SCENARIO 6: Supreme Court or High Court intervenes and orders peaceful conduct of the assembly session for the trial of strength, on the precedents set by the Supreme Court in Uttar Pradesh, and recently in Uttarakhand. 

Option 6: The Governor may not have any role to play in this.  In the case of Uttar Pradesh, in 1998, the Supreme Court directed a composite floor test, for two rival leaders.

In 2016, the Supreme Court monitored a floor test for the ousted chief minister in Uttarakhand, Harish Rawat, and restored him to the office, after leaving the Centre with no option but to rescind the President’s rule.  But it did not allow the nine disqualified MLAs to vote.  The MLAs were disqualified by the Speaker, against whom a no-confidence motion was already pending.  Therefore, the MLAs subsequently challenged their disqualification, but this case has not yet been decided by the Supreme Court.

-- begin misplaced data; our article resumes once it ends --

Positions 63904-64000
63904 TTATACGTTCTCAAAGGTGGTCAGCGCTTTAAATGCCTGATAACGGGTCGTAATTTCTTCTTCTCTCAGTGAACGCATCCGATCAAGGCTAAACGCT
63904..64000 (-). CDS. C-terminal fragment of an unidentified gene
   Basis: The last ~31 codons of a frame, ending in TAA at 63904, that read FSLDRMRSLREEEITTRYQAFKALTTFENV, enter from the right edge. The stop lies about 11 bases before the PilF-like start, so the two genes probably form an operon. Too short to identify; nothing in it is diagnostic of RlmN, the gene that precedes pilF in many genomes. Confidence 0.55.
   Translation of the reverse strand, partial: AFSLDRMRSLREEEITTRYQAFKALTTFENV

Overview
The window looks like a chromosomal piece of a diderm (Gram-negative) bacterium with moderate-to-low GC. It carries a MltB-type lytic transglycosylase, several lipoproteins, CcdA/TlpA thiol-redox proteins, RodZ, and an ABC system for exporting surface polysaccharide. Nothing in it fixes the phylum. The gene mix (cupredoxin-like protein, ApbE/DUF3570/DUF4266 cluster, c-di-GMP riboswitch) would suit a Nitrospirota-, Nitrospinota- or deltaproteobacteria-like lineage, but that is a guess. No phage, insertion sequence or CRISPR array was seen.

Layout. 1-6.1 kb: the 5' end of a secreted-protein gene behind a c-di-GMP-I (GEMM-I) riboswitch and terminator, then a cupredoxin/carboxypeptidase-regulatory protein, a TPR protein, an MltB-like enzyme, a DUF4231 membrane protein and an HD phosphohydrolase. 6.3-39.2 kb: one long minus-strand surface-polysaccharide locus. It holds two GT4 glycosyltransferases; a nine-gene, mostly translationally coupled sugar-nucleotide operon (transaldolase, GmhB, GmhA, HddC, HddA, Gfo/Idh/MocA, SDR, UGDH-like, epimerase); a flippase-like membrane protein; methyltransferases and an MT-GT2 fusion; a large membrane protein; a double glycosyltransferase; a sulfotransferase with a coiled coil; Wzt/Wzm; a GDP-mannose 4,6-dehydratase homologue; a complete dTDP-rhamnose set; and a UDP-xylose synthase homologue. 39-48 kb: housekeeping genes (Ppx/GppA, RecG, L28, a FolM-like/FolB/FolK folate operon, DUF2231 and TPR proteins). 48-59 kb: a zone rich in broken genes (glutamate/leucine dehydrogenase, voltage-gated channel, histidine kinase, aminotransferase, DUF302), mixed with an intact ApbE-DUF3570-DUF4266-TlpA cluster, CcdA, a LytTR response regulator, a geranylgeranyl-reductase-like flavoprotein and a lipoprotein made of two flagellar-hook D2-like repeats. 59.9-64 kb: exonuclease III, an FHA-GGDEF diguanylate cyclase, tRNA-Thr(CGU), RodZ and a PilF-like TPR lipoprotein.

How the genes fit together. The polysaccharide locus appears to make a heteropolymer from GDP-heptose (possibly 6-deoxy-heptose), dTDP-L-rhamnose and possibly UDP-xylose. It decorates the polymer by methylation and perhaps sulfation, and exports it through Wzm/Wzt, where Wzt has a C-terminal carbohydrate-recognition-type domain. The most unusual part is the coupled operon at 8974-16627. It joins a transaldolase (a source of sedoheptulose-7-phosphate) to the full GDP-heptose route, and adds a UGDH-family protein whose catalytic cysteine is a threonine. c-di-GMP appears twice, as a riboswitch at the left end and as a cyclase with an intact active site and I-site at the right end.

But the Supreme Court will intervene only if the President’s rule is imposed, and the assembly kept under suspended animation.  It is unlikely that it will intervene on an Article 32 petition, before it delivers its verdict in the assets case, or assuming that the Governor may recommend President’s rule, without exploring other options.

SCENARIO 7: The Supreme Court bench comprising Justices Pinaki Chandra Ghose and Amitava Roy is split on the guilt of Sasikala in the assets cases against her. While one Judge finds her innocent, the other Judge finds her guilty. The case is referred to a three-Judge bench.

Option 7: Obviously, the Acting Governor cannot wait till the new bench hears and decides the matter. In that event, the Acting Governor can first ask OPS to prove his majority. If he loses the vote, he can ask the rival faction to elect a new leader, in lieu of Sasikala, as she would not be able to provide a stable government with the Supreme Court's Damocles' Sword hanging over her head in the next six months, with uncertainty looming large. Article 164(4) can be used only in certain exigencies like the need for an expert to be brought in, or some political exigency, which would rule out any leader other than a non-elected member, the Supreme Court has held in B.R.Kapoor. Clearly, Sasikala does not fit either of these two criteria, laid down by the Supreme Court.




Note: Scenario 7 and Option 7 were added  subsequently